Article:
Standing on the banks of a body of water for hours on end can either be the most relaxing time of your life or hell on earth depending on several factors.
These include but are by no means limited to:
In the name of diversity, we’ve compiled a list of five local fishing spots and you can thank us by bringing the fish you catch for our dinner, because we are not fishing people (fisherfolks?).
Here you go (from north to south).
Paradise Point Foreshore
The prettiest of spots and perfect fishing for everyone from beginners to old hands. Pack your deck chairs, an esky and your favourite fun time friends and spend the day throwing in lines and reeling in your catch. There’s flathead, bream, mangrove jack, all the usual suspects and plenty of scenery to scope out should they not be biting.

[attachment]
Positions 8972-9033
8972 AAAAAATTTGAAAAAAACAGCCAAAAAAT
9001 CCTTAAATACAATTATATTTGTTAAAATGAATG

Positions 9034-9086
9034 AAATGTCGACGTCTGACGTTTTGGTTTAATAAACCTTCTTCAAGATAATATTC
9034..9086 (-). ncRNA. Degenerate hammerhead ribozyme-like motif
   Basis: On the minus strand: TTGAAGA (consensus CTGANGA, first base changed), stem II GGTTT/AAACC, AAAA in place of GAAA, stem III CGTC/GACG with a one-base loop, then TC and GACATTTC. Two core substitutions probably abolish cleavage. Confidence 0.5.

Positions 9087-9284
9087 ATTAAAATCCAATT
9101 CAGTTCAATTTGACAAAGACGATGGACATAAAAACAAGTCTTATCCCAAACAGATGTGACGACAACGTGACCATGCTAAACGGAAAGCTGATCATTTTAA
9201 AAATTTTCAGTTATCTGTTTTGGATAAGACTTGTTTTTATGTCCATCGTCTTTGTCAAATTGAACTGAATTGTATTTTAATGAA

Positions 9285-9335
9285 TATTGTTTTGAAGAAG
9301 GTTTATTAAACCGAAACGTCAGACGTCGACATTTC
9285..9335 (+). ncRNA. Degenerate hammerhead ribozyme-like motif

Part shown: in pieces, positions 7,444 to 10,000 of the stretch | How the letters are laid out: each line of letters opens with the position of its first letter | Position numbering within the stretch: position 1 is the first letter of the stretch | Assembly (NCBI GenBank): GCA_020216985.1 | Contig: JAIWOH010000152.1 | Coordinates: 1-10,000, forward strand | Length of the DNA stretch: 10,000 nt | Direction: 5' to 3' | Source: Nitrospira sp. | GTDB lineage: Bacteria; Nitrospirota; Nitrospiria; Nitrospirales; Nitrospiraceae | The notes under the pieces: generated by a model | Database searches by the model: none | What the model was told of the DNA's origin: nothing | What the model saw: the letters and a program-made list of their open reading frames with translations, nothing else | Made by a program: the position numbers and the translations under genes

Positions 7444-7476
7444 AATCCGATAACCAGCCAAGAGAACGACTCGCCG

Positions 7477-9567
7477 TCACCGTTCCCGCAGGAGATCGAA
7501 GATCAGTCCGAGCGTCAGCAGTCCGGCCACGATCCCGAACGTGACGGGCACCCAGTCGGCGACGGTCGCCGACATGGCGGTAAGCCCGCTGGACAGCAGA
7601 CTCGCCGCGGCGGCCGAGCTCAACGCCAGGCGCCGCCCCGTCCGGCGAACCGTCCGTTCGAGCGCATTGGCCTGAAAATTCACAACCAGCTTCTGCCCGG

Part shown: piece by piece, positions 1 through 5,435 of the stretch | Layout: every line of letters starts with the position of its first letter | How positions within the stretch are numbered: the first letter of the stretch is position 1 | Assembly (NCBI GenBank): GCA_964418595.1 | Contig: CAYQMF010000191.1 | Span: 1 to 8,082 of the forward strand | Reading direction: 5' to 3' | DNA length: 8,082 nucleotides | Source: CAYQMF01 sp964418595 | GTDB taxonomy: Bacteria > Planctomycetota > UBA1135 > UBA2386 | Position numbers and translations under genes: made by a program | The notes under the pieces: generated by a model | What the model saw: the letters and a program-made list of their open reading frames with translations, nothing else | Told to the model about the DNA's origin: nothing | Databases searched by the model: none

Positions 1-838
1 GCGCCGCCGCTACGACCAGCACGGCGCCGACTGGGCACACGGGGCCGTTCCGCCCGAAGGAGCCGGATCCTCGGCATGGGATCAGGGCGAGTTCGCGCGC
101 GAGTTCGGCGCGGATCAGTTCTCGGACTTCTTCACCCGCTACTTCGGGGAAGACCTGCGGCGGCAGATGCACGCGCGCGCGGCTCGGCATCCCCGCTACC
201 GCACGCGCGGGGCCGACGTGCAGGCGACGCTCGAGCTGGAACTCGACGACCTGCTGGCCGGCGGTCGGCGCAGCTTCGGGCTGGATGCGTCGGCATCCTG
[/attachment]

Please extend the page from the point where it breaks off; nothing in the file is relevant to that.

Where: The Esplanade, Paradise Point
Makes sense, since this huge, very fast moving body of water joins right up to the big old ocean (as do most, but you know what we mean). There are many a fishy to be caught off the rocks here including yellowtail, jewfish, kingfish, flathead, the list goes on. It’s not for the faint of heart though, you’ll need to learn to master the tides.
Where: The Spit, Main Beach
Southport’s new(ish) jetty quickly became a fave fishing spot amongst locals. Perhaps because there are a few different ocean dwelling types on offer there. Rays are plentiful, as are squid (by night) and you can sit back and gawk at all the fancy boats whose inhabitants are probably stealing your fish.
Where: Broadwater Parklands, Southport
In Elanora, this particular body of water is fed by Currumbin Creek and you can fish there pretty much anytime of the day or night. Seems there’s lots of potential in here including mullet, herring, trevally, mangrove jack, bream, flathead, whiting and crabs (if that’s the kind of thing you’re keen to catch).
Where: 22 Araucaria Way, Elanora
Tweed River Bar
The Tweed River doesn’t get enough props if you ask us. So blue and expansive and all those pretty trees and good times to be had. Just lovely. Anywho. You can also fish there of course. From the banks and in the weedy areas flathead are plentiful, there’s also mangrove jack around the rocky areas.
Where: Tweed Heads, NSW
Words by Kirra Smith.